What's the Best Backpacking Travel Gear?

Stuff these in your pack and head out of the country with peace of mind

Mar 6, 2015
Outside Magazine
design gear backpack lowepro

Among the things you want to be prepared for on the open road: dehydration, freezing-cold sleeping conditions, and gross hostel showers.    Photo: Matt Matches/Flickr


Whether you plan to live out of your backpack for a week or a month, you’re best served by traveling light. Here are eight pieces of gear that will help you confront whatever adventure—or misadventure—international travel may throw your way. Bonus: They all fit in a 46-liter pack.

Osprey Porter 46 Backpack ($130)

Osprey Porter 46 backpack
  Photo: Osprey

The Osprey Porter 46 is as big a carry-on as you can get away with. It’s packed with smart design features like a front-panel organization compartment that gives you easy access to essentials like toiletries and undies—no frantic digging required.

DreamSacks Original Opening DreamSack ($98)

dreamsacks original opening dre
  Photo: DreamSacks

I’ve owned a version of the silk Original Opening DreamSack for nearly a decade. It’s served as a warm sleeping bag liner in the Cordillera Blanca, a stand-alone mosquito cover on a boat in the Mentawais, and an extra line of defense over dirty hotel mattresses. The lightweight material packs down small, and the silk feels cozy next to skin.

Mountain Hardwear Ghost Lite Jacket ($100)

mountain hardwear ghost lite ja
  Photo: Mountain Hardwear

Cheap ponchos work in a pinch, but as soon as you start to sweat, that nonpermeable layer gets uncomfortably clammy. At just three ounces, the Mountain Hardwear Ghost Lite Jacket is ridiculously light and packs down to the size of an apricot. While not fully waterproof, it proved quite breathable on many trail runs and kept enough water off to keep me warm while I worked outside for three hours in a torrential downpour.

Sea to Summit Ultra-Sil Day Pack ($33)

sea to summit ultra sil day pac
  Photo: Sea to Summit

The super-lightweight Sea to Summit Ultra-Sil Day Pack easily accommodates an extra shell, snacks, and a water bottle for those days when you don’t want to lug all your worldly possessions with you. It weighs only 2.4 ounces and packs down smaller than a tennis ball.

Bogs Hudson Rubber Sandals ($35)

bogs hudson rubber sandals
  Photo: Bogs

Sturdy rubber sandals will save you from a debilitating case of athlete’s foot in a hostel shower and protect you from roadside debris. These Bogs Hudson Rubber Sandals have a recessed footbed, making them cushy and comfortable for long days of walking. The burly rubber strap is strong enough to clip to your backpack with a carabiner, so you don’t have to stuff the kicks in your bag.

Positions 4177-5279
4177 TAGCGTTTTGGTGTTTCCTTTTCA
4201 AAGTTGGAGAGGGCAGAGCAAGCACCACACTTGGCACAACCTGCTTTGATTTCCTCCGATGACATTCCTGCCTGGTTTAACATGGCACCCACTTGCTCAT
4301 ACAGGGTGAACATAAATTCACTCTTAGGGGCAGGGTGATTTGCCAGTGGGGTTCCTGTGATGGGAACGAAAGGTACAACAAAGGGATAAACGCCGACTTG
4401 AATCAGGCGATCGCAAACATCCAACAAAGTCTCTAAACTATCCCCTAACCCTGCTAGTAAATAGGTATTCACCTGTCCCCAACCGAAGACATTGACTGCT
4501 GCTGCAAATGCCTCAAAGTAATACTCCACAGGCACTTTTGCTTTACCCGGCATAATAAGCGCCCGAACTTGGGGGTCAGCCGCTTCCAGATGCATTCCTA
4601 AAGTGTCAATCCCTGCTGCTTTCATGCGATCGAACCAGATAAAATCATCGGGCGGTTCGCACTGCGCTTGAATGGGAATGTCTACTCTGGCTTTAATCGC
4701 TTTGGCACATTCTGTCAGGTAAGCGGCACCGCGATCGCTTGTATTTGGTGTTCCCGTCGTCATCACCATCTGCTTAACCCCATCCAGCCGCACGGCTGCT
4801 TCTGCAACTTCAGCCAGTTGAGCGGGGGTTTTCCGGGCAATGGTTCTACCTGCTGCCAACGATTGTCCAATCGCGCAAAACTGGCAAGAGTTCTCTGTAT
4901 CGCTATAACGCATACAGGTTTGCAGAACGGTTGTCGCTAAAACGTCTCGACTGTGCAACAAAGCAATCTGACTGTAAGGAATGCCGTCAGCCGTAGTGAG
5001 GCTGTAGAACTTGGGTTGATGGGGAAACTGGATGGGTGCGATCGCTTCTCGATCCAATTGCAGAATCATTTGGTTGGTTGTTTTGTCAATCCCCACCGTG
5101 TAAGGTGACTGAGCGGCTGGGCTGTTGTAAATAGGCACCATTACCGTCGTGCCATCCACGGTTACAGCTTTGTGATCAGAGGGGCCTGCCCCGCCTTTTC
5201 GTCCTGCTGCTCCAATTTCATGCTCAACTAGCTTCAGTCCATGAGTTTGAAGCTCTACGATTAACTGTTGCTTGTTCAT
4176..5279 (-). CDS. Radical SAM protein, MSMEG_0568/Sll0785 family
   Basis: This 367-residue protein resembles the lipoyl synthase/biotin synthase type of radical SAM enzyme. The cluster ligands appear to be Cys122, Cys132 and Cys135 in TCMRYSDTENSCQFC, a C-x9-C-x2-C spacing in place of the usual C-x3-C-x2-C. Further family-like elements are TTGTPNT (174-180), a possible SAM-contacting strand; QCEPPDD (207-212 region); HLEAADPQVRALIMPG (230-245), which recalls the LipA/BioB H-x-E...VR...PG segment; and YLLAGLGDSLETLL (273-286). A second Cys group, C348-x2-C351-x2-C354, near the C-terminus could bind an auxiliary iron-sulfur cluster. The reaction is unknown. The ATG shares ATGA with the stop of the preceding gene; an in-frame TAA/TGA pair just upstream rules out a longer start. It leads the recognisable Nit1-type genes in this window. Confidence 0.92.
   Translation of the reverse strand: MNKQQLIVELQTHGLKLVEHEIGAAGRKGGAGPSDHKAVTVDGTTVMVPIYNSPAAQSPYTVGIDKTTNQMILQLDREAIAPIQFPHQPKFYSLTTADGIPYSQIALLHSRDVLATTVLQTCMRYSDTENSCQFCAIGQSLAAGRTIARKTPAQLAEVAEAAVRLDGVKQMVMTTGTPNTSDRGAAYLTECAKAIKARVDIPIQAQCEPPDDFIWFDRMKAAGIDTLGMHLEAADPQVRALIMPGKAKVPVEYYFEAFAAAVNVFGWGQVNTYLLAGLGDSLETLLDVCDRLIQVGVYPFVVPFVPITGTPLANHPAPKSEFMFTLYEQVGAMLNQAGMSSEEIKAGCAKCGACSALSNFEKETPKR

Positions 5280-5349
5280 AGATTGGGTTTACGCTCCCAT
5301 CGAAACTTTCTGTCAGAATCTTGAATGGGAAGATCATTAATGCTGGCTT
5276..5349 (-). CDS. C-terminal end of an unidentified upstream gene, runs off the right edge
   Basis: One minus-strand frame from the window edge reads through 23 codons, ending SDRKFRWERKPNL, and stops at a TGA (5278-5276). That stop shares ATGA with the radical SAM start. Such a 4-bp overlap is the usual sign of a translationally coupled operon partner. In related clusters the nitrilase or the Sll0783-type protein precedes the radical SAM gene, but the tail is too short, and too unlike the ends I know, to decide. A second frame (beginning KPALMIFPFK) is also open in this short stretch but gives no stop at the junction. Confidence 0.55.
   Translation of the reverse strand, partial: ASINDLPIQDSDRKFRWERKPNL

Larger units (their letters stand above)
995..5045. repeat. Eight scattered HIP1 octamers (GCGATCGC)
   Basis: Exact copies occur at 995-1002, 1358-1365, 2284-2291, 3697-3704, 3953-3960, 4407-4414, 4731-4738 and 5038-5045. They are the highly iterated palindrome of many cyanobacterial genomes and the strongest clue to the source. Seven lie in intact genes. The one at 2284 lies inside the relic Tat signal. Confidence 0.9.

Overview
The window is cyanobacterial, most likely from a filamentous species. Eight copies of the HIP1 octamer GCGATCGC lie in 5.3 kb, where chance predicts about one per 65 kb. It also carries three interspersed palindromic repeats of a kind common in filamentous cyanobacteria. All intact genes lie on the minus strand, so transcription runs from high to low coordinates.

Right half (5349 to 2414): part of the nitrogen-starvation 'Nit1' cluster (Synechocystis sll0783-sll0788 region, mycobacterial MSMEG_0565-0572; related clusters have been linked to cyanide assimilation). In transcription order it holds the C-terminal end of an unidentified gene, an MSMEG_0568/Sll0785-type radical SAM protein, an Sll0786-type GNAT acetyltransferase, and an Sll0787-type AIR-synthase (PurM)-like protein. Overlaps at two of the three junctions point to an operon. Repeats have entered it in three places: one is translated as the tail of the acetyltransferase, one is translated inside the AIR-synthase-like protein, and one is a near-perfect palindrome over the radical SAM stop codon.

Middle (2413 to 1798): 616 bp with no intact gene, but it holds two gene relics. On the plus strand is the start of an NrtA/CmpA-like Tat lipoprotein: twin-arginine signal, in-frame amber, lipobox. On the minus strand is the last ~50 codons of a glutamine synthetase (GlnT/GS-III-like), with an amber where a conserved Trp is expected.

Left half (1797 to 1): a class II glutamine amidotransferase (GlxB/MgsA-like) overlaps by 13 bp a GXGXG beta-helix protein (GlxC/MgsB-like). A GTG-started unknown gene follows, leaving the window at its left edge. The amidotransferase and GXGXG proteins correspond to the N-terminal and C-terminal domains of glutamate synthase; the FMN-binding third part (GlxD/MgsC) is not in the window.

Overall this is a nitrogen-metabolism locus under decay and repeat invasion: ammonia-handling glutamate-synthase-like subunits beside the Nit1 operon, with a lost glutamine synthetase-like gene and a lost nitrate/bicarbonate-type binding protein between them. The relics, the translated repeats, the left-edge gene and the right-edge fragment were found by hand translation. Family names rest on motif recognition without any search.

Icebreaker Anatomica Boxers ($38)

icrebreaker anatomica boxers
  Photo: Icebreaker

Merino wool skivvies like Icebreaker’s Anatomica Boxers are a must if you have to wear a pair of undies a few times between washings. The fibers naturally fight odors, reduce chafing by wicking away moisture, and dry so quickly you can wash them in a sink at night and wear them the next day.

Adventure Medical First Aid Kit 1.0 ($14)

  Photo: Adventure Medical

You can’t always depend on local health care providers while traveling. Be prepared to treat common minor injuries with a first aid kit. We’ve found that premade kits like this one from Adventure Medical save money because you can buy only what you need. This particular kit is compact, fully waterproof, and loaded with all the essentials you need for everything from fixing a hangnail to bandaging a small wound.

Nuun Hydration Tablets ($24 for 48 Tablets)

nuun hydration tablets
  Photo: Nuun

Bali belly, Montezuma’s revenge, Baja butt—no matter what you call it, traveler’s diarrhea will dehydrate the hell out of you. With 300 mg of sodium, 100 mg of potassium, and 25 mg of magnesium, Nuun Hydration Tablets have enough electrolytes to replenish your stores. Packaged in a hard cylindrical tube that’s smaller than a roll of quarters, these little lifesavers easily fit in a back pocket.

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